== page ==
When we get to the monastery U Ke Tu, for that is his name, insists on paying my 4$ taxi fare, but relents when I remind him he is a poor monk living on alms he collects begging in the morning and the grace of his parents. He takes me to his room inside the monastery.  He introduces me to monks we encounter saying, “This is my friend.”  He lives in a room with three other monks on a straw pallet on the floor.  The room is cluttered with mostly books.  We sit on his mat and practice English and Burmese.  A half a dozen other monks join us.  We laugh a lot.  One of the monks asks what my “ambition” is, but it turns out he meant what was my work.  I say that at twenty I was a soldier, at twenty-five an anthropologist, at thirty a farmer, at thirty-five a hospital administrator, and at forty-five a lawyer, which I still am today although mostly retired.  We try to define retired, and “mostly retired.”  I correct their pronunciation.  We spent a lot of time on the “sm” sound of smart, and on differentiating between p and b, between d and t.  Ke Tu, to test out his language skills, sings a beautiful pop love song in English that I am vaguely familiar with and that I understand about half of what he is saying.  (“I am sailing, I am sailing, cross the ocean, passed high seas. I am flying …”).  I play them Joy singing her song about her mother, and then play Jimmy Durante from music I’ve downloaded on my laptop singing “Make Someone Happy.”  The words seem particularly apt, even profound in a Buddhist monastery.  We try to talk about Buddhism but it is impossible.  I say something about my spiritual “ambitions.”  We try to talk about the difference between religion and “spirituality,” but the word “spirituality” doesn’t even appear in the English to Burmese dictionary we refer to, and its definition of “spirit” is more confusing than helpful.  I am invited to dinner and decline.  I’m also a bit unsure about this, but I think I was also invited to bathe, which I also declined.
         We’ve been sitting on the mat at least two hours.  I say I have to go.  Ke Tu tells me it was his “lucky” day that we met.  I say it was “magical,” and “exceptional,” and that it has made me very happy.  As we are leaving the monastery we run into the head abbot who I am introduced to and to whom I say in pretty poor Burmese, “It is a pleasure to meet you (tweiya da wan thaba de), which evokes a huge laugh. The abbot just laughs and laughs.  It is contagious.  I have a few photos of him.  He is the most Buddha look a like person you have ever seen.  Ever.  (See photo above)).
         Ke Tu and I continue toward the street.  Young monks are bathing with buckets of cold water pulled up from a well.   Naturally, they are laughing.  Ke Tu takes may hand and we walk hand and hand together.  He intertwines the fingers of his right hand with those of my left.  We are both aware something out of the ordinary has been shared between us and while our separation and my departure are the most ordinary and familiar of human experiences, there is a poignancy that makes it very hard for me to separate, knowing as I do, that like many of my experiences on these travels and towards the end of my life, they are not likely to be repeated or reencountered, that they exist only in the present and in memory.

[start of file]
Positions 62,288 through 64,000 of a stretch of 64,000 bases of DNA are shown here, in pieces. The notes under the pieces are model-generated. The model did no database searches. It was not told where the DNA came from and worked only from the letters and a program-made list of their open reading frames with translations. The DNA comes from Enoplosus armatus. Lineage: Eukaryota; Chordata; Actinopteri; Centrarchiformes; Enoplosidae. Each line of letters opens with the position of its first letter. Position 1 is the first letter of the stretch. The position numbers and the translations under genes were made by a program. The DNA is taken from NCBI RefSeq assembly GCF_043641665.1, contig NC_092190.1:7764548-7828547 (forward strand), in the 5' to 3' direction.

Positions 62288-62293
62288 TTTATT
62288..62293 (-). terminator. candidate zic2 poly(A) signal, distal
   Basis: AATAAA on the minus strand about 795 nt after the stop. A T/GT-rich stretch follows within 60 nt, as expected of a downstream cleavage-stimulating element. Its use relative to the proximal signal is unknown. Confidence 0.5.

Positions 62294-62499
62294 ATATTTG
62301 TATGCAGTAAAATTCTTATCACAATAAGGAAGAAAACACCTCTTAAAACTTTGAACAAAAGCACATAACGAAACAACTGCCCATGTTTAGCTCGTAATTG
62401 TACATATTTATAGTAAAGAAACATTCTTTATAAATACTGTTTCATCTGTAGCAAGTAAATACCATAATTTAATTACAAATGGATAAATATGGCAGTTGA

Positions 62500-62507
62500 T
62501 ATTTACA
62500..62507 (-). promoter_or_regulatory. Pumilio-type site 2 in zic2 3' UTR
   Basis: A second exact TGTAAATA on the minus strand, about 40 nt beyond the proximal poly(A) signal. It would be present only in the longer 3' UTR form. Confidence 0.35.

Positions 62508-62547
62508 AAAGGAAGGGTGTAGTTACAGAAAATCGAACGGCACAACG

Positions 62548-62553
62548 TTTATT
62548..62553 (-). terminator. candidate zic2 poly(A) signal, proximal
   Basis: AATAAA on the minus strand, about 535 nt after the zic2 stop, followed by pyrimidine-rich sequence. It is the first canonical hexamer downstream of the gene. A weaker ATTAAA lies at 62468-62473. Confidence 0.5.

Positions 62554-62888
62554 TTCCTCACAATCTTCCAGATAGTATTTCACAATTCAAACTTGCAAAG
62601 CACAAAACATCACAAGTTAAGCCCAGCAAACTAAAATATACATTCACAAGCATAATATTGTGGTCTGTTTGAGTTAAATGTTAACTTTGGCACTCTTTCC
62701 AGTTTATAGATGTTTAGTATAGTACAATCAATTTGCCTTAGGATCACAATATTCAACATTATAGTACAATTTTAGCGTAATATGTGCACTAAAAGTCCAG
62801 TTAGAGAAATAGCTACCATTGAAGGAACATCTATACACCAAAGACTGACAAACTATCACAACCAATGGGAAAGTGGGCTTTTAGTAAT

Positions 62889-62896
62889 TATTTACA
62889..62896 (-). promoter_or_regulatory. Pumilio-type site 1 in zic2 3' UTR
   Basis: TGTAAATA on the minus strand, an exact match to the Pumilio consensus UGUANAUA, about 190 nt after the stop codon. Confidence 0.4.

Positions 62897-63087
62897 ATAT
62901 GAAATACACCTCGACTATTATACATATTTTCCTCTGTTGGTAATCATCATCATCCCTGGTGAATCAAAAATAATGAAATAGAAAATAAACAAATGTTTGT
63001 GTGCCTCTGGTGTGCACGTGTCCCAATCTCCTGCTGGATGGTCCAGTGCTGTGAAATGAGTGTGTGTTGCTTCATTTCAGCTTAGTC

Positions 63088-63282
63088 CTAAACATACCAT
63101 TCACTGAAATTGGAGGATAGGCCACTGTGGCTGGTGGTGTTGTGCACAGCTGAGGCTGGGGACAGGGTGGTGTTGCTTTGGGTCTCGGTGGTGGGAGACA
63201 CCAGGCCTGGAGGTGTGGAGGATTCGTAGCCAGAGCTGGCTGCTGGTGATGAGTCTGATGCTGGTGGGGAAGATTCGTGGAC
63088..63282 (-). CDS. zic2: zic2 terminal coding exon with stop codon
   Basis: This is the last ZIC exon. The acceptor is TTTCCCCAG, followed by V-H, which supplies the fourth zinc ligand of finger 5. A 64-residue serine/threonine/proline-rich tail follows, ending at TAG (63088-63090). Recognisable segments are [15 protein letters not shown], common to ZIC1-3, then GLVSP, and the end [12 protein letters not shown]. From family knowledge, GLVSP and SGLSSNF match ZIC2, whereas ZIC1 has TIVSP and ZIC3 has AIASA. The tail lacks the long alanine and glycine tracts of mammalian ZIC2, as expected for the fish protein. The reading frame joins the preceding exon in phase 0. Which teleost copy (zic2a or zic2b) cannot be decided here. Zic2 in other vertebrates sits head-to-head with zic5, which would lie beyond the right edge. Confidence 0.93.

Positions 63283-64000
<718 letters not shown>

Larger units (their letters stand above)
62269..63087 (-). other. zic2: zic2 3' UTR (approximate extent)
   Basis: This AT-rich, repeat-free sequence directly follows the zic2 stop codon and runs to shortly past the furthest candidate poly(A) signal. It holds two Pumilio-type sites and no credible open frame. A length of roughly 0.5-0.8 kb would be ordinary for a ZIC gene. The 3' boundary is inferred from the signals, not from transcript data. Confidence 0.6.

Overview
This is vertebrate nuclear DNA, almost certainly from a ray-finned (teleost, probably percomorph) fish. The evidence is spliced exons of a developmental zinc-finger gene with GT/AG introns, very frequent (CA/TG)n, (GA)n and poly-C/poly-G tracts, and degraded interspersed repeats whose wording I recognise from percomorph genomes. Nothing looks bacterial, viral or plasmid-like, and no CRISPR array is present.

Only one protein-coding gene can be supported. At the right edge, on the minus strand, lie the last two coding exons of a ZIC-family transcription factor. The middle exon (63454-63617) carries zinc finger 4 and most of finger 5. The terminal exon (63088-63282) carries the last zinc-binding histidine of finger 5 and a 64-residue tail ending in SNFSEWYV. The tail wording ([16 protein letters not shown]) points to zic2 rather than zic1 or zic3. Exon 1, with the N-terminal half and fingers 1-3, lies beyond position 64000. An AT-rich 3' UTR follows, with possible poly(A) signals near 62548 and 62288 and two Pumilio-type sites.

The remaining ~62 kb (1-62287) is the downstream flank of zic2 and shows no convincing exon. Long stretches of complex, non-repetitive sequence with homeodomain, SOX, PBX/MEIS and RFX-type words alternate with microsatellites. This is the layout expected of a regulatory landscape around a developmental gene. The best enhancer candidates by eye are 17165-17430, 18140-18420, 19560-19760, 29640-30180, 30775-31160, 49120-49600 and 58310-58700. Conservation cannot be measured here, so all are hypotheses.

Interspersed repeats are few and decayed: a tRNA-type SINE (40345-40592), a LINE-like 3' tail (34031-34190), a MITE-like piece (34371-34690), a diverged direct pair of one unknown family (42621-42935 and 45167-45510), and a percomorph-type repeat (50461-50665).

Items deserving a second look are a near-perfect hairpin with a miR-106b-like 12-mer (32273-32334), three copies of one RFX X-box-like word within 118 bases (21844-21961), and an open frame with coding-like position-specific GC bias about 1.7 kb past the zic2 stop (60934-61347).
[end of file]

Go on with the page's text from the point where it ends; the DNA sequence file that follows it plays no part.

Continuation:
Ke Tu insists I ride back into town on the back of a motorcycle “taxi,” which I do without helmet and aware of the risks, but when in Mandalay …   The taxi deposits me after dusk at a downtown market.  Men are playing some kind of board game I have never seen before.  I am asked if I play.  I say, “No, I play checkers,” as I pull out my traveling checker set to show them what I mean.  An older man in the crowd says with a big smile and good humor, “Ha! I am checker champion.  You play?  Winner get one thousand chat?”  And there we are playing Burmese checkers (far more interesting than the American checkers I grew up with) right on the sidewalk under a streetlight as a decent sized crowd of men gathers.  When I am forced to jump a piece of his he says, “You eat!”
        In the first game I make a rookie move and it is all over.  In the second game we agree to a draw.  And in the third game, in a moment of checker brilliance I’d like to repeat some day soon, I see a number of moves down the board and force him into a fatal position that neither he nor the kibitzing crowd of more than twenty onlookers sees until it is too late, and when I make my penultimate move which forces him into an obviously fatal position I pump my fist once up in the air and the crowd literally cheers and claps, good naturedly teasing the “champion” on his defeat at the hands of this foreigner.        
          At times I feel as though I can only take so much more pleasure, have rarely been this ecstatic, am really enjoying my travels, all in part a tribute to my truly favorite guide, Sacajawea Joy, the prophetess of the notion that it can and will just keep getting better, that we can attain and tolerate more and more pleasure and a feeling of excitement and delight as a dominant state of mind and being. The word Joy uses is euphoria, by which she means a utopian ideal of emotional bliss.  I’m in favor of that.  It’s just a little exhausting without practice.  But you just had to see this monk laughing.